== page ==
Add this new test and use the testrunner to run the test suite. The test should fail with the message `Expected 0 to be 1` which shows that the error is not being thrown!

#### 2.1.2 Write Code to Pass the Test

Now we need to modify the `extractData()` function so that this new test passes (and we dont break any of the other tests!). Try the following:

extractData: payloadString => {
try {
const data = JSON.parse(payloadString)
if(data.label === undefined) {
throw new Error('missing label property')
return data
} catch(err) {
if(err.message === 'Unexpected token h in JSON at position 0') {
throw new Error('parameter is not a json string')
throw new Error(err) // we need to propagate all other errors

Run the test suite again to check that all the tests now pass.

#### 2.1.3 Refactor the Code

The third and final step in TDD is to refactor (tidy) the code, ensuring that the tests still pass. We can simplify the code by removing the brackets from single line `if` statements and clean up some of the conditionals.

try {
const data = JSON.parse(payloadString)
if(!data.label) throw new Error('missing label property')
return data
} catch(err) {
if(err.message === 'Unexpected token h in JSON at position 0') {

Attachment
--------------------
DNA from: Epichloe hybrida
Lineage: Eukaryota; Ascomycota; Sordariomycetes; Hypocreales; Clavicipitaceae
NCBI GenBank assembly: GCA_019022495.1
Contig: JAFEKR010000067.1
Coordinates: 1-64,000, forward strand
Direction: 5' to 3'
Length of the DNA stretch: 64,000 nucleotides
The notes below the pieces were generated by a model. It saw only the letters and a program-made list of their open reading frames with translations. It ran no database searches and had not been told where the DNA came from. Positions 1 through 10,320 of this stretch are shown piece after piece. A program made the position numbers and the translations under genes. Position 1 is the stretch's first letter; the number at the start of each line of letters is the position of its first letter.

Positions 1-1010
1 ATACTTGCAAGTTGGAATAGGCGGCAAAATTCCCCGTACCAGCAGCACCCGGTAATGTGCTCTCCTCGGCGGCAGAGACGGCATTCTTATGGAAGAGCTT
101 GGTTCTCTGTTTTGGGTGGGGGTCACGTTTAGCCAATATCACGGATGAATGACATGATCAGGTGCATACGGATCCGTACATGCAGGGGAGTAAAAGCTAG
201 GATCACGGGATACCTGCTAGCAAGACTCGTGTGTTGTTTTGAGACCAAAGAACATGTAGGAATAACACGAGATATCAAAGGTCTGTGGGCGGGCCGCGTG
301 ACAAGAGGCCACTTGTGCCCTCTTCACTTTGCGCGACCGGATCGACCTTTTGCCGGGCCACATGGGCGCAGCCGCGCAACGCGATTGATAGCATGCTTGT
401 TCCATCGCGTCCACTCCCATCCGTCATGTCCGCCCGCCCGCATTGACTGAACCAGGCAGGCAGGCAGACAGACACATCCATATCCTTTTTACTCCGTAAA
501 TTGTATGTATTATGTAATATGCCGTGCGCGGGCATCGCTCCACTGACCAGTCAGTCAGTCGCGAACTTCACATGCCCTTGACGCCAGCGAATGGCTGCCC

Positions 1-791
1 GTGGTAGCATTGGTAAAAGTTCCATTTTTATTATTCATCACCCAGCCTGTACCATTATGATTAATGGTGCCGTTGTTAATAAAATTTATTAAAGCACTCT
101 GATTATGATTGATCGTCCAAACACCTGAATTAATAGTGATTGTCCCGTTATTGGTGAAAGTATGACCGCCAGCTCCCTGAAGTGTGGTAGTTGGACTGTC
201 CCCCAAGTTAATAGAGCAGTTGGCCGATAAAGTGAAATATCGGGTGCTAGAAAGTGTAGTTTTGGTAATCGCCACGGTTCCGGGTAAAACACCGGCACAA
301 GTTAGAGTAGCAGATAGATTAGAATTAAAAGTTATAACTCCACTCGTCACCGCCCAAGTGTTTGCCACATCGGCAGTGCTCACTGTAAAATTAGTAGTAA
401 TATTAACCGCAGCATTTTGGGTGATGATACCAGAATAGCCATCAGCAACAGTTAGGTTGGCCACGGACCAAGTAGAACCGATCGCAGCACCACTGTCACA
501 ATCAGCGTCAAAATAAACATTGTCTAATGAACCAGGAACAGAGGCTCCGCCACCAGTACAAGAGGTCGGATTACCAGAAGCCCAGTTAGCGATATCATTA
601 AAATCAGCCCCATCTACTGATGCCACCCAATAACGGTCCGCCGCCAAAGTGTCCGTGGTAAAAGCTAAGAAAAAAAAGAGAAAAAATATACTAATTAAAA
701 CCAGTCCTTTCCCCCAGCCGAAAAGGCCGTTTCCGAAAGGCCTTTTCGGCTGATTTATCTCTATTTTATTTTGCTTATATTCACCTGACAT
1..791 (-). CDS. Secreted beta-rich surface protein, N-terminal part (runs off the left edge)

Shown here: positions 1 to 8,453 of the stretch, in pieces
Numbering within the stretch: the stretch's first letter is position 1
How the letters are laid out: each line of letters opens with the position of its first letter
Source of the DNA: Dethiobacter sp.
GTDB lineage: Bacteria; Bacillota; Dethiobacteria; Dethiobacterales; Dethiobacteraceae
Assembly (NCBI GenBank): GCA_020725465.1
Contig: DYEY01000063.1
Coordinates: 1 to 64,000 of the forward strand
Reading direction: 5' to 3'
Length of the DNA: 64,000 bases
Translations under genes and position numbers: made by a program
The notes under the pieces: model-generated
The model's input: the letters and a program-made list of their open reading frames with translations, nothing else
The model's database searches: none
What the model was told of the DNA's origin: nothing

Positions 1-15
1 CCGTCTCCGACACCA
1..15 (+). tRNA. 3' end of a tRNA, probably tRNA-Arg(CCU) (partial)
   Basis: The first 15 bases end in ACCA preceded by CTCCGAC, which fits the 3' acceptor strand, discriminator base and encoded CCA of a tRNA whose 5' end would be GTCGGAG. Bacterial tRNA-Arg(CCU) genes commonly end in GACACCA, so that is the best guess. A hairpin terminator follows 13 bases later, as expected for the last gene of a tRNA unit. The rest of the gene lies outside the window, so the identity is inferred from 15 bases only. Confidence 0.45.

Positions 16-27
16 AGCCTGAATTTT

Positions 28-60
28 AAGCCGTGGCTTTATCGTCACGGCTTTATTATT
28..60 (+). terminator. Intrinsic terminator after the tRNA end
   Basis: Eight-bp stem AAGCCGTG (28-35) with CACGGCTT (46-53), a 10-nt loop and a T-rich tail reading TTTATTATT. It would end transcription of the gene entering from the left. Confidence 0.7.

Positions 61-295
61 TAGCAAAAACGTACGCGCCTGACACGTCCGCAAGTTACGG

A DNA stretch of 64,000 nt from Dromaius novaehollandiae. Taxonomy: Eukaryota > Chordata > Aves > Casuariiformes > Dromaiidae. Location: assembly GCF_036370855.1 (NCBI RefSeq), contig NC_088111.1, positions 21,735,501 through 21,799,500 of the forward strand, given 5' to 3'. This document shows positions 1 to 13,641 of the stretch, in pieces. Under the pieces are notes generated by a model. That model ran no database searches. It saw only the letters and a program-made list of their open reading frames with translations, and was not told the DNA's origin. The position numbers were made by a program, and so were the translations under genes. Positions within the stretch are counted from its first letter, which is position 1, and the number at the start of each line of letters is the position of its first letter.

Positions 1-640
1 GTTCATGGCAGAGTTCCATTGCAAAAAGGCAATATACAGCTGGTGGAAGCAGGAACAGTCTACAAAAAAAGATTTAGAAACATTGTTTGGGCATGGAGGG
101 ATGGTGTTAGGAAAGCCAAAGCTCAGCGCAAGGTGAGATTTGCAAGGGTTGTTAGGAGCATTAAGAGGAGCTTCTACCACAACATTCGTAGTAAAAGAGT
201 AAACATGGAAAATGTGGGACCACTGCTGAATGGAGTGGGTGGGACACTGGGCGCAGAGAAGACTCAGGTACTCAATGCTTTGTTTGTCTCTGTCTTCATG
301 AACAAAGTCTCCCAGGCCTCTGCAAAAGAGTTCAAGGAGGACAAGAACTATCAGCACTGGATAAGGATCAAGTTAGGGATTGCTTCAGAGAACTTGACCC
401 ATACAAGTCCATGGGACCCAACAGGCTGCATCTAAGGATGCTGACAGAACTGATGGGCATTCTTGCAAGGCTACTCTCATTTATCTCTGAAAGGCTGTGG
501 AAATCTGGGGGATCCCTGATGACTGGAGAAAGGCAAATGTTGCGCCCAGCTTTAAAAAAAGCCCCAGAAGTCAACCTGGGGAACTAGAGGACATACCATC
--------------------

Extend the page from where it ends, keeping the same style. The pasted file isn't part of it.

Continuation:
throw new Error('parameter is not a json string')
throw new Error(err) // we need to propagate all other errors

Make sure all the tests still pass before marking this task as complete.

### 2.2 TDD Second (and third) Iteration

Try modifying the script to handle a missing lat or lon property (note this will take two TDD iterations).

### 2.3 Test Your Understanding

The sample code demonstrates a simple map with multiple pins. You should now modify this to track buses around Coventry:

1. Modify the `extractData()` function to accept and validate two additional pieces of data:
1. `route` which is a number representing the bus route
2. `reg` which should contain the vehicle registration number
2. Display both the route and reg number in the marker label.
3. Each `reg` should appear only once on the map:
1. If the vehicle appears for the first time add a new pin.
2. When the same vehicle updates its position you should replace the existing pin.